As I have mentioned above (and in previous post (, French economist Thomas Piketty is one of the leading experts on the rise in inequality of income and wealth in the major economies.  His magisterial new book, Capital in the 21st century, describes the huge rise in the share of income and wealth held by the top 1%.

But actually, Piketty’s explanation for this does not fit in with the post-Keynesian inequality theory.  Piketty shows that the main reason for the huge increase in the incomes and wealth of the top 1% is not higher incomes from wages or work as such, but huge increases in capital income, namely rising dividends from shares, capital gains from buying and selling shares, rents from property and capital gains from buying and selling property and interest from loans and bond holdings etc.  In other words, rising inequality is the result of rising exploitation of labour’s creation of value that has been appropriated by the top bankers, corporate chief executives and the shareholders of capital.  Rising inequality is a product of capitalist exploitation.

In his book, Piketty promotes a bastardised neoclassical version of Marx’s profitability law by suggesting that this rise in capital income has diminishing returns and will eventually push capitalism into stagnation.  That’s because the owners of capital will consume more and more of a declining rate of growth so that investment and technology will stagnate.  So capitalism will have to reduce inequality to survive.  This ought to appeal to the inequality proponents because it suggests that reducing inequality is in the interests of capitalism itself.  Blogger Steve Roth concludes that Keynes had found the answer to the pessimism of Piketty.  Keynes’s great contribution was to ‘save capitalism from the capitalists’ by explaining that with some judicious government policy and more equality of incomes, capitalism would perform better and all would be well.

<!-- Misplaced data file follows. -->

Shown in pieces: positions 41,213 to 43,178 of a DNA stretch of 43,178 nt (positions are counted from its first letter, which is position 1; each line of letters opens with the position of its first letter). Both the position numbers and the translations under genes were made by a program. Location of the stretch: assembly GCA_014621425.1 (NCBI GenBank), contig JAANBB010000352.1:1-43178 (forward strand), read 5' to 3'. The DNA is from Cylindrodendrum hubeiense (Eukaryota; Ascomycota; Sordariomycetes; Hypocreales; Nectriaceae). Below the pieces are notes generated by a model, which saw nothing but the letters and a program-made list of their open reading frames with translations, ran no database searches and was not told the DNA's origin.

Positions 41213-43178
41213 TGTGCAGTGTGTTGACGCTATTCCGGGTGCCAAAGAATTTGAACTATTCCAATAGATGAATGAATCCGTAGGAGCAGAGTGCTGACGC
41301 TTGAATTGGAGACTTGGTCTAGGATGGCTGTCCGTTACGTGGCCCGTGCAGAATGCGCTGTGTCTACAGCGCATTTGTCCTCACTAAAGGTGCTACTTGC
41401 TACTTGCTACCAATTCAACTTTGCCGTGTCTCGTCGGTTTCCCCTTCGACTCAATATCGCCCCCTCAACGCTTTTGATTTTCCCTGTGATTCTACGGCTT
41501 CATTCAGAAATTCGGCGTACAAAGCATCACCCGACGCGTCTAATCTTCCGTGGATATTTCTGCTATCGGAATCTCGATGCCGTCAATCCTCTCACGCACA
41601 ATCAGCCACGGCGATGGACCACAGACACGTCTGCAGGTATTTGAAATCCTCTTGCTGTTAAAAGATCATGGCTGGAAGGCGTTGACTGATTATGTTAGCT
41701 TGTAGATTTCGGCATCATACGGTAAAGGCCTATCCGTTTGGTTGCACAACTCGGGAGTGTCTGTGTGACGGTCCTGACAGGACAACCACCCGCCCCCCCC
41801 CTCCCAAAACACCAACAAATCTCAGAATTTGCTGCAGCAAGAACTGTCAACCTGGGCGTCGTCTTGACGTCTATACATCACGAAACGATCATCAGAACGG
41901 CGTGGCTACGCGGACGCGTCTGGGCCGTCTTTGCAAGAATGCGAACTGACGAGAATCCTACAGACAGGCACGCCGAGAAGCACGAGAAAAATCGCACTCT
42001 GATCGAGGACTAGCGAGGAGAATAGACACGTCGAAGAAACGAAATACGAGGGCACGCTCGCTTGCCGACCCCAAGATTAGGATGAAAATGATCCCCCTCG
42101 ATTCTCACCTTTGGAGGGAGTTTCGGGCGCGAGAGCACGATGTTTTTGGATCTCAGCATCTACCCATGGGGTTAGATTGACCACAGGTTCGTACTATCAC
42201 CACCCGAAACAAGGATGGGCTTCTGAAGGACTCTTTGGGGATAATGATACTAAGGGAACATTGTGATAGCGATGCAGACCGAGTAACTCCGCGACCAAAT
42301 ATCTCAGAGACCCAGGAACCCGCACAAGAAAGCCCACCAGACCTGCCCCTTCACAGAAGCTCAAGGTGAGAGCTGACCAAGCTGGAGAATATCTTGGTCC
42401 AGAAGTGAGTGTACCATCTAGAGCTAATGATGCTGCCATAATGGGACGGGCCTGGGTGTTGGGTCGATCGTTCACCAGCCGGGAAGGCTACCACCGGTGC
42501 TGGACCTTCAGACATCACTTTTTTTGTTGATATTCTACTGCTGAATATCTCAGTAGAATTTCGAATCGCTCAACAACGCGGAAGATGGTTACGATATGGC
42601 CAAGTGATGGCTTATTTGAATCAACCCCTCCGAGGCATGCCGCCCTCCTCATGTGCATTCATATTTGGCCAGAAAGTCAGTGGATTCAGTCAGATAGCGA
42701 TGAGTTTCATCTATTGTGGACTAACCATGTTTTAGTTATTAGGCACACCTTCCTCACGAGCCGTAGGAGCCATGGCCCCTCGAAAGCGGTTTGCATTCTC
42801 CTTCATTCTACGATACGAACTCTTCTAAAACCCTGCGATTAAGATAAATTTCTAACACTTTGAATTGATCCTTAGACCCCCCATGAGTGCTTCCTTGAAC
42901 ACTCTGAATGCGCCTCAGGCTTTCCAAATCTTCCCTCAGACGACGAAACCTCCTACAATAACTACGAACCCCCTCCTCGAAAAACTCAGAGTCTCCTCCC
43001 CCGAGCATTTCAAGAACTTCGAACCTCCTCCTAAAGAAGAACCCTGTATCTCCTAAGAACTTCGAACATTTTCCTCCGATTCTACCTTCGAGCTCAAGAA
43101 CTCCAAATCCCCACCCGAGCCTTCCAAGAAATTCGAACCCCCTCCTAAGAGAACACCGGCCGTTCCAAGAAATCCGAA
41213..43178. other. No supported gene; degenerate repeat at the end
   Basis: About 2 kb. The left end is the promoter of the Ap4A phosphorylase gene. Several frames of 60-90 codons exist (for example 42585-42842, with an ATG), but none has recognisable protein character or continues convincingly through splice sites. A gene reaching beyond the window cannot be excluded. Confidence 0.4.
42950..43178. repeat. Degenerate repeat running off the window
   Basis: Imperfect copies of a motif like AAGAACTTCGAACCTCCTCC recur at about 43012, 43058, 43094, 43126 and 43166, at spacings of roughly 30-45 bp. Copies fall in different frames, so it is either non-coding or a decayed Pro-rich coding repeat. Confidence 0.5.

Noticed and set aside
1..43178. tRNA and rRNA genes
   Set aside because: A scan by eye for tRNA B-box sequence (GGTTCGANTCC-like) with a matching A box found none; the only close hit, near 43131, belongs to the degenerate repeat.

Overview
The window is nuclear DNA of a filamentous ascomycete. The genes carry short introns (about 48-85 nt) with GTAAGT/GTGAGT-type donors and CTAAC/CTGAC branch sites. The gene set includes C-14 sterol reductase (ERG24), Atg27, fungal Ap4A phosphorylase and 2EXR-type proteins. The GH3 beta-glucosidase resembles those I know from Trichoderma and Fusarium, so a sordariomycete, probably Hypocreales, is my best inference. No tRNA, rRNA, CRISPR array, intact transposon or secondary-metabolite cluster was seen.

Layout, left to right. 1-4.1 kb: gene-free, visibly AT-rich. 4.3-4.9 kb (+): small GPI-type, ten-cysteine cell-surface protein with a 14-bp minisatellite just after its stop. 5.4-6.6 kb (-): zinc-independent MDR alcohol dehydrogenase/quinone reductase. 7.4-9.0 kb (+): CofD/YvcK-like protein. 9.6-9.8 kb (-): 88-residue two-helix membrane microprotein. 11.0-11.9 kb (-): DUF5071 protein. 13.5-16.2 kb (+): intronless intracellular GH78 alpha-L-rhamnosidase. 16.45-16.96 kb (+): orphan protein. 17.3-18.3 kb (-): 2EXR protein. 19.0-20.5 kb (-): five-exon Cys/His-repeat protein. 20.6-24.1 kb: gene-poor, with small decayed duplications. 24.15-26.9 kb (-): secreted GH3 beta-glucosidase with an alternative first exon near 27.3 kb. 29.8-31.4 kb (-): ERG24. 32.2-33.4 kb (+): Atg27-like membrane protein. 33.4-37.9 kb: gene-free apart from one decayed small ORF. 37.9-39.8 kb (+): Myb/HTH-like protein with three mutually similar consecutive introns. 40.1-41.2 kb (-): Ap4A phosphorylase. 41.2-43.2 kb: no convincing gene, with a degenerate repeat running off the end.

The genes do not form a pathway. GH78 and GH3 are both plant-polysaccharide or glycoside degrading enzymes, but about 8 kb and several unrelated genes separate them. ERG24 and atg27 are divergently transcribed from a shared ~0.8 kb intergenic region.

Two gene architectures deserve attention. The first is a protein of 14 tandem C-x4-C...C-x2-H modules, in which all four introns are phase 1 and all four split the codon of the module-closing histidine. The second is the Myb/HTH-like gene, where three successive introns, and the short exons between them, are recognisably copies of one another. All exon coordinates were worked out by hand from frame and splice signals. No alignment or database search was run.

The reformist critics of Piketty make the point that “a majority, of corporate profit hinges on rules and regulations that could in principle be altered”.  After all “progressive change advanced by getting some segment of capitalists to side with progressives against retrograde sectors. In the current context this likely means getting large segments of the business community to beat up on financial capital”.   Dean Baker, who is a regular speaker at trade union seminars in the UK and the US and is seen as a leading exponent of the alternative to neoliberal policies of austerity by left leaders, reckons that Piketty gets this wrong in the same way as Marx did (points out where Marx got it wrong).  Baker says: “By changing our institutions, laws, and regulations — the rules of the capitalist game — we can head off that seemingly inevitable downward spiral.”

There are so many objections to this line of thinking that it is difficult to know where to start.  But let’s go back to the IMF paper.  It argued that inequality could be damaging the capitalist economy and moreover more equality would not worsen things.  But the paper’s evidence did not show that more equality under capitalism would speed up economic growth or even make the average household better off.  You see, redistributing the income captured by the owners of capital from the sellers of labour power through more taxes and/or higher benefit etc may make little difference to improving investment, getting more jobs or developing new technology.